[apps-discuss] APPS Area review of draft-ietf-geopriv-policy-uri-04

Tobias Gondrom <tobias.gondrom@gondrom.org> Sat, 10 December 2011 05:18 UTC

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Date: Sat, 10 Dec 2011 05:17:55 +0000
From: Tobias Gondrom <tobias.gondrom@gondrom.org>
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Subject: [apps-discuss] APPS Area review of draft-ietf-geopriv-policy-uri-04
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I have been selected as the Applications Area Directorate reviewer for 
this draft (for background on appsdir, please see  

Please resolve these comments along with any other Last Call comments 
you may receive. Please wait for direction from your document shepherd 
or AD before posting a new version of the draft.

Document: draft-ietf-geopriv-policy-uri-04
Title: Location Configuration Extensions for Policy Management
Reviewer: Tobias Gondrom
Review Date: 10.12.11

"This draft is almost ready for publication as an RFC but has a few 
issues around access control and data leakage (allowed use of http) that 
should be fixed before publication."

Major Issues:

1. Section 3.1
"Knowledge of the policy URI can be considered adequate evidence of 
As far as I understand that would imply that there is no further access 
control for GET/PUT/DELETE intended?
I am not sure I would agree with that. Using that paradigm possible 
attackers could indeed try to ping for a variety of URI addresses and 
will either receive a "does not exist" or the policy resource (in which 
case they would automatically be granted with the right to delete or 
update the policy)?
Furthermore if more than one device/service shares the same policy URI, 
they will have both full read/write access to the policy?
Therefore I would strongly suggest to add notes that update and delete 
request MUST/SHOULD be authorised/authenticated by other means beyond 
pure knowledge or URI.

2. The creation criteria in section 3.2 are nice but appear to be 
insufficient/too weak:
"A policy URI is effectively a shared secret between Location Server
    and its clients.  Knowledge of a policy URI is all that is required
    to perform any operations allowed on the policy.  Thus, a policy URI
    should be constructed so that it is hard to predict and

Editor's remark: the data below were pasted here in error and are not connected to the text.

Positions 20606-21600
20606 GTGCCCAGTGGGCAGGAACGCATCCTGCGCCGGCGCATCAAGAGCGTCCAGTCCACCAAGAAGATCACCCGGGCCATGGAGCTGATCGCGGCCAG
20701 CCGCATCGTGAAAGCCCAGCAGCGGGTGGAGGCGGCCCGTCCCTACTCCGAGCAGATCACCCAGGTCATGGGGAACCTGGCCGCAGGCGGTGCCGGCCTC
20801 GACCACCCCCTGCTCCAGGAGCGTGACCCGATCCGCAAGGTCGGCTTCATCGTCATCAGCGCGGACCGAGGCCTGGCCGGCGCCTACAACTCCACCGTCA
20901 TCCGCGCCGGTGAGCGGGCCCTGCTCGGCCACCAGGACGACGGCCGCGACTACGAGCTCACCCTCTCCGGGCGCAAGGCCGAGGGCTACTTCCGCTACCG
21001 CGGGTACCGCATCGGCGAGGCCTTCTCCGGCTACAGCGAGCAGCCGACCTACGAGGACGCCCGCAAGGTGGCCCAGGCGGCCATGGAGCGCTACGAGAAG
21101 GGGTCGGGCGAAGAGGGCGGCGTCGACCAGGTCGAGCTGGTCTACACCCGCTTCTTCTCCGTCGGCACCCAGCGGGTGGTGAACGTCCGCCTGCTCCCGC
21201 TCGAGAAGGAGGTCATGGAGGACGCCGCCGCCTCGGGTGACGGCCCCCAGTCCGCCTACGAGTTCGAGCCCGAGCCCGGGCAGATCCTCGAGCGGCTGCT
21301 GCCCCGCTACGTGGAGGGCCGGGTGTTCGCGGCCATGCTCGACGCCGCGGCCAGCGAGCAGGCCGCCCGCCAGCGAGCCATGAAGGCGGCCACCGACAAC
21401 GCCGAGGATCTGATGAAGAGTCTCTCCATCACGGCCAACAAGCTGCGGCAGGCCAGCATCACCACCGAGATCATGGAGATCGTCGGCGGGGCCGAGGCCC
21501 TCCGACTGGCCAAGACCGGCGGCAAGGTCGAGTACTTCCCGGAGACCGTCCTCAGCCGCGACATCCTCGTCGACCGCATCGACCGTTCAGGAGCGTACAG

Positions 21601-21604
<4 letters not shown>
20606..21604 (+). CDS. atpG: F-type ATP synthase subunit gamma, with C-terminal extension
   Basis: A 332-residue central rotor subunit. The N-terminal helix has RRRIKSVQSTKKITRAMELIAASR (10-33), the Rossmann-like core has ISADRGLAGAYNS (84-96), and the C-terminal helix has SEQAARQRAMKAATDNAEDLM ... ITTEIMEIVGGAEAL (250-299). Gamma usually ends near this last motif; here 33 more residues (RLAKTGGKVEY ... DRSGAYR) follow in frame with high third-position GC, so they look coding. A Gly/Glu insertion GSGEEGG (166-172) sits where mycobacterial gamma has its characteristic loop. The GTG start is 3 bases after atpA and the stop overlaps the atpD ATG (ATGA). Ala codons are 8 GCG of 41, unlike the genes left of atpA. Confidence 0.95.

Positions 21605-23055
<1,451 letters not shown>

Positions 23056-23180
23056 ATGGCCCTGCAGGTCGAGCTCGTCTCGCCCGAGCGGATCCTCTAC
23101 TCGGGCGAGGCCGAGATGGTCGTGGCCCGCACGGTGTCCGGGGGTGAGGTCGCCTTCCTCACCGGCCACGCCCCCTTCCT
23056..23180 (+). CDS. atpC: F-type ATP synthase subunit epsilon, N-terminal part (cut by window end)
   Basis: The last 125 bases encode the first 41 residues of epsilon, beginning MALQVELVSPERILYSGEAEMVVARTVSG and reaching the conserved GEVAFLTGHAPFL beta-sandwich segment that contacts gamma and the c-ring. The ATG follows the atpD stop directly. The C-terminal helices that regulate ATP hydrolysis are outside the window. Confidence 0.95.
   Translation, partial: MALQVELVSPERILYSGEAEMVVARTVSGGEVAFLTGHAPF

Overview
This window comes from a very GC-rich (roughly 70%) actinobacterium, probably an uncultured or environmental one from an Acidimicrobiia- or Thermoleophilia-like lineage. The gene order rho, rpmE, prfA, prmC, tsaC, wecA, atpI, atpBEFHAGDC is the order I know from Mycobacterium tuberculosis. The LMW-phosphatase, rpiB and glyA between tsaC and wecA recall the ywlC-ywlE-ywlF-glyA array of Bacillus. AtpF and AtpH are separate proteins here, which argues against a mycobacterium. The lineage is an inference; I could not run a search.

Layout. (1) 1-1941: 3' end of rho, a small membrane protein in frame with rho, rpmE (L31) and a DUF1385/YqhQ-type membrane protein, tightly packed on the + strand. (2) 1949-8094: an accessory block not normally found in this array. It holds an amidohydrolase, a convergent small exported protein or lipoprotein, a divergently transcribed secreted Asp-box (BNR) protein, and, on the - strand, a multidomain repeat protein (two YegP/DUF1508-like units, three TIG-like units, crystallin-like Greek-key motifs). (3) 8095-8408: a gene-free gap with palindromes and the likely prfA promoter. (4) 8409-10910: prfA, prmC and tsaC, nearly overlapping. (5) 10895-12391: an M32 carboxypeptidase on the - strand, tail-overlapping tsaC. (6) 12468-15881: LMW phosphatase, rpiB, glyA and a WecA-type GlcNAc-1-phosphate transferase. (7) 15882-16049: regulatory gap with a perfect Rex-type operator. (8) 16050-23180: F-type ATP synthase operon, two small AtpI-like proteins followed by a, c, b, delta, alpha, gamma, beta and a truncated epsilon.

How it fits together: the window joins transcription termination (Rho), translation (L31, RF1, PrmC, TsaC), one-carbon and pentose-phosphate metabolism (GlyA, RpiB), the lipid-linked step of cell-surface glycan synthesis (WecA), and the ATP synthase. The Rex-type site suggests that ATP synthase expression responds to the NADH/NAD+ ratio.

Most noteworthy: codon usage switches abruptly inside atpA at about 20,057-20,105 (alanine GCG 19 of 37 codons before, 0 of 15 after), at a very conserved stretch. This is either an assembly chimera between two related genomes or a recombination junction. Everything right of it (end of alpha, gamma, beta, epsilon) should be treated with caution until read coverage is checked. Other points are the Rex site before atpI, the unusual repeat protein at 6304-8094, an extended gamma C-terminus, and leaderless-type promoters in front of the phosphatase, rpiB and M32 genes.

confidentiality-protected when transmitted (see Section 7).  To avoid
    re-using these shared secrets, the Location Server MUST generate a
    new policy URI whenever it generates a new location URI set."

Please consider that a server defending against brute force scanning 
with the current model will only reply with 404 (not found) to 
non-existant resources (which in general is no indication for a server 
that an attack is under way, e.g. there could equally be a search engine 
or site mapping scanner be at work). While when using a form of 
authentication the server can distinguish failed access attempts as it 
will result in 401/403 errors access denied / forbidden - errors that 
can more easily used to identify failed attempts to gain access to 
policy URIs.

3. Also consider that with "A policy URI is effectively a shared secret 
between Location Server and its clients." and the above section on 
access rights all involved parties have equal access rights for 
GET/PUT/DELETE, although they may not always be intended to be symmetric?

4. Section 4.1.
" A policy URI MUST
    use the "http:" or "https:" scheme, and the Location Server MUST
    support the specified operations on the URI."
Considering the confidential nature of the URI and the shared secret 
aspects, you should amend this by at least strongly suggesting that the 
"https scheme SHOULD be used whenever possible".

the same in section 4.2.

Minor Issues:
some of the abstract and introduction are particularly hard to read 
(even for RFCs). It might be useful to let a native speaker read over 
them and make them smoother / easier to understand.

Best regards, Tobias